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Psychooncology. 2010 Oct;19(10):1069-77. doi: 10.1002/pon.1661.

Depression and sexual adjustment following breast cancer in low-income Hispanic and non-Hispanic White women.

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Department of Psychology, University of Southern California, Los Angeles, CA 90089-1061, USA.



Hispanics are the largest and fastest growing ethnic minority group in the United States and breast cancer is the most commonly diagnosed cancer in Hispanic women. However, Hispanics are underrepresented in the psychosocial breast cancer literature.


This study included 677 low-income women (425 Hispanic, 252 non-Hispanic White) enrolled in the Medi-Cal Breast and Cervical Cancer Treatment Program. Data were gathered through phone interviews conducted in English or Spanish 6 and 18 months following breast cancer diagnosis. We focus on three variables that the literature indicates are salient for breast cancer survivors: sexual function, body image and depression.


Results of an ANCOVA indicated worse sexual function for Hispanic women, even after controlling for significant covariates. Hispanics reported significantly less sexual desire, greater difficulty relaxing and enjoying sex, and greater difficulty becoming sexually aroused and having orgasms than non-Hispanic White women. Both Hispanic and non-Hispanic White women endorsed a lack of sexual desire more frequently than problems with sexual function. Body image did not differ between Hispanic and non-Hispanic White women. In all, 38% of Hispanic and 48% of non-Hispanic White women scored above cut-off scores for depressive symptoms. While there was no ethnic difference in depressive symptoms, single women reported more depressive symptoms than partnered women.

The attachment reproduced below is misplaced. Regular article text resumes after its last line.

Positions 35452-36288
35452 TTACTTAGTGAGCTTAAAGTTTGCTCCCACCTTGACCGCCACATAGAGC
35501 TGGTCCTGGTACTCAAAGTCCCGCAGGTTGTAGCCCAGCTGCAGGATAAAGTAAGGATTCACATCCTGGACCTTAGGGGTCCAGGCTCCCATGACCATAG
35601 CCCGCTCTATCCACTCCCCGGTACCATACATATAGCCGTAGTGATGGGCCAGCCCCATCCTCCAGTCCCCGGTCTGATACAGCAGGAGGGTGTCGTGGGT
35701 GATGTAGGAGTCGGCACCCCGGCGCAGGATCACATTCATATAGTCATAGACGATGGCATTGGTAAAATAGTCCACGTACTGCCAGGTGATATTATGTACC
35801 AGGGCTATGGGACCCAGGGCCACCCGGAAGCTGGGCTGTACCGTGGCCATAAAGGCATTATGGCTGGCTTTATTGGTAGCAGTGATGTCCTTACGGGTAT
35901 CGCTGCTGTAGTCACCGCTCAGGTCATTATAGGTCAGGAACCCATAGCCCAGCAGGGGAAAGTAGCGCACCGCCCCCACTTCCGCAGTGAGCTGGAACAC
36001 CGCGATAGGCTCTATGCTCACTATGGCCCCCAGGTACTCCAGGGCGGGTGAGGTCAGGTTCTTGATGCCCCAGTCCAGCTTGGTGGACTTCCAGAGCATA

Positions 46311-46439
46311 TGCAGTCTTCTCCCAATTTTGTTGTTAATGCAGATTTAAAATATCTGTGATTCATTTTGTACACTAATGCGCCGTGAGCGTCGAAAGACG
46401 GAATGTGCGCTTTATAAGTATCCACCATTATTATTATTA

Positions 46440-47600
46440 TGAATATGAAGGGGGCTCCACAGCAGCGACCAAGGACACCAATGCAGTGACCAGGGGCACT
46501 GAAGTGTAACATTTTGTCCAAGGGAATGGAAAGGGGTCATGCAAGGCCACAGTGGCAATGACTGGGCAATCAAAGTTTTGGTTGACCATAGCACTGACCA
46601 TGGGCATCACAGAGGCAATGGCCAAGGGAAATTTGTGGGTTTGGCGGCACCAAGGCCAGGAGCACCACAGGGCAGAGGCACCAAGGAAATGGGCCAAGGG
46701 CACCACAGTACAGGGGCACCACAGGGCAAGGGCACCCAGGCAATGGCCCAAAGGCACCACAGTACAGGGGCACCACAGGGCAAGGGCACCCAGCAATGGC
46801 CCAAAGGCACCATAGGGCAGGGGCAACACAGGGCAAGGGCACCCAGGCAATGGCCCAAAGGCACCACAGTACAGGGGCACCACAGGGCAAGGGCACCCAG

Findings suggest that low-income breast cancer survivors may experience symptoms of depression more than a year following diagnosis, and that sexual dysfunction may be particularly salient for low-income Hispanic women.

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